Keanu (1836-1892) was a Native Hawaiian convicted murderer who became a test subject for leprosy experiments.
Keanu was convicted of the murder of a Japanese man named Charlie, who had been killed in February 1884. As reported by contemporary newspapers, Keanu was having an affair with Charlie’s wife, Kamaka. Initially, Kamaka claimed that two white men, robbers, had killed her husband. She later changed her story and accused Keanu, turning state’s witness to avoid punishment as an accessory. During his trial, Keanu testified that he had been plowing at Waiapuka at the time of Charlie’s death and was unaware of the murder until he was arrested. The jury returned a guilty verdict, with one juror dissenting. Keanu was sentenced to death by hanging on 2 August 1884.
A physician from the Molokai leprosarium, George Fitch, had earlier proposed that condemned criminals be offered the chance to become human test subjects in order to escape execution. After Keanu’s conviction, the Hawaii Board of Health petitioned the King’s Privy Council to allow Keanu this option, and the prisoner gave consent in writing to [[Edward Christian Arning]], a bacteriologist who had been studying leprosy in Hawaii for the past year. The petition was granted, and Arning inoculated Keanu with leprosy on September 30, 1884.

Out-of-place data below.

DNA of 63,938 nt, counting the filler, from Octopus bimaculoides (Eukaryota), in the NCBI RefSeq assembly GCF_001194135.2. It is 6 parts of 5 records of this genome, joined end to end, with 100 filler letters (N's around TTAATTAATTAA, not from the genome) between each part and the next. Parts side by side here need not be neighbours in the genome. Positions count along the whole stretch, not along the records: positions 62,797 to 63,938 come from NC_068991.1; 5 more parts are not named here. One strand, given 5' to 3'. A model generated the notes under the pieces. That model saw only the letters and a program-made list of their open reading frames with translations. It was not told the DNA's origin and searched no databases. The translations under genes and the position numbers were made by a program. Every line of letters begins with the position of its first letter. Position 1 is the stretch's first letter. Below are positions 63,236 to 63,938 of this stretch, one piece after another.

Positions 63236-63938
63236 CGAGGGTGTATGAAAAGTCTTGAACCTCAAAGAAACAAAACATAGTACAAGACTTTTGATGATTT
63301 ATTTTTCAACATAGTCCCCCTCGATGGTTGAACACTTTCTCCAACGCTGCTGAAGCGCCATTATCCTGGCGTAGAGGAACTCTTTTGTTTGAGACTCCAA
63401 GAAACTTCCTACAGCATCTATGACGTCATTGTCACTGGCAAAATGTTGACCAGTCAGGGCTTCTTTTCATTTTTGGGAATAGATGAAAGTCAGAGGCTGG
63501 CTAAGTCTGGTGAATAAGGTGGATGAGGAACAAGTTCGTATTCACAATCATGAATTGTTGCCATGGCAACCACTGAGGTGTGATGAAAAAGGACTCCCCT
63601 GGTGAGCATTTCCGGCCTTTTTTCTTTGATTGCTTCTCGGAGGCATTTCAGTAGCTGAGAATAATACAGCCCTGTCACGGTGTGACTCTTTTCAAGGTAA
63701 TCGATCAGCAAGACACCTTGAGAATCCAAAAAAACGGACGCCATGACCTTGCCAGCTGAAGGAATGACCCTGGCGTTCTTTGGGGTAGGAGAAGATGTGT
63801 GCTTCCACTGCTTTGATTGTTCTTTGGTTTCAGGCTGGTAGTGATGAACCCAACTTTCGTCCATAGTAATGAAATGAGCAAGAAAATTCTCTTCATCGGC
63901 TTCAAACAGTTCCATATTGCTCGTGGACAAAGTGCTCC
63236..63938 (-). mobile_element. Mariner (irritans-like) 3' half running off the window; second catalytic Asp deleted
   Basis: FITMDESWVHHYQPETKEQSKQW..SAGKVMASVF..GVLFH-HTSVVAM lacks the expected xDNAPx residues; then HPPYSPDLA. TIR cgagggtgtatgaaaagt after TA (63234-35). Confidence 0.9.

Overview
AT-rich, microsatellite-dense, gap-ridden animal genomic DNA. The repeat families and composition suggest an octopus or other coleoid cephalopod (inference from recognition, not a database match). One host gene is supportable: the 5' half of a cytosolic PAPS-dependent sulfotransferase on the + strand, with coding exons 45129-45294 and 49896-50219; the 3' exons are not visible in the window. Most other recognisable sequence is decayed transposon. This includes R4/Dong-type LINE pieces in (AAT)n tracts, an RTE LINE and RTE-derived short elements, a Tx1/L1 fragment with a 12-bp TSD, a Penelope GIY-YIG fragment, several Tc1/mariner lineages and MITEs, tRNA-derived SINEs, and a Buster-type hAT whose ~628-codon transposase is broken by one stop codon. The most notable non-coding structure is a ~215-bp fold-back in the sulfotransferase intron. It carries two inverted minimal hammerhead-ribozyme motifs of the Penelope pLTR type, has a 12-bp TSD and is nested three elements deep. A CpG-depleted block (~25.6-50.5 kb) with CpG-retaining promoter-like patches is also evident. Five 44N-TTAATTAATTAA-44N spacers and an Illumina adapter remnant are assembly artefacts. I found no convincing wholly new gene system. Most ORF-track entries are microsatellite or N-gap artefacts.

Arning last examined Keanu on 5 June 1886, shortly before he returned to Germany. Keanu began showing signs of leprosy later that year, twenty-five months after the inoculation. His leprosy was confirmed in 1887. He remained in Oahu Jail, but was entered into the register of the Kakaako Branch Hospital. As the disease progressed, he was sent to Kalawao on 6 February 1889. Here, he was reunited with several relatives with leprosy, including his son Iokepa and his nephew David.
S.B. Swift, resident physician at Kalawao, cast doubt on the success of Arning’s inoculation by reporting that these relatives had had leprosy before the inoculation. This contradicted Arning’s claim that he had made inquiries among members of Keanu’s family and was satisfied that none of them had leprosy. Swift also pointed out that the jailer at the Oahu Jail, Malaihi, had also had leprosy before Keanu’s arrival.
Keanu died at Kalawao on 16 November 1892.
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Inglis, Kerri A. Ma‘i Lepera: A History of Leprosy in Nineteenth-Century Hawai‘i. University of Hawaii Press, 2013. Web.
Law, Anwei Skinsnes. Kalaupapa: A Collective Memory. Honolulu: University of Hawaii Press, 2012. Web.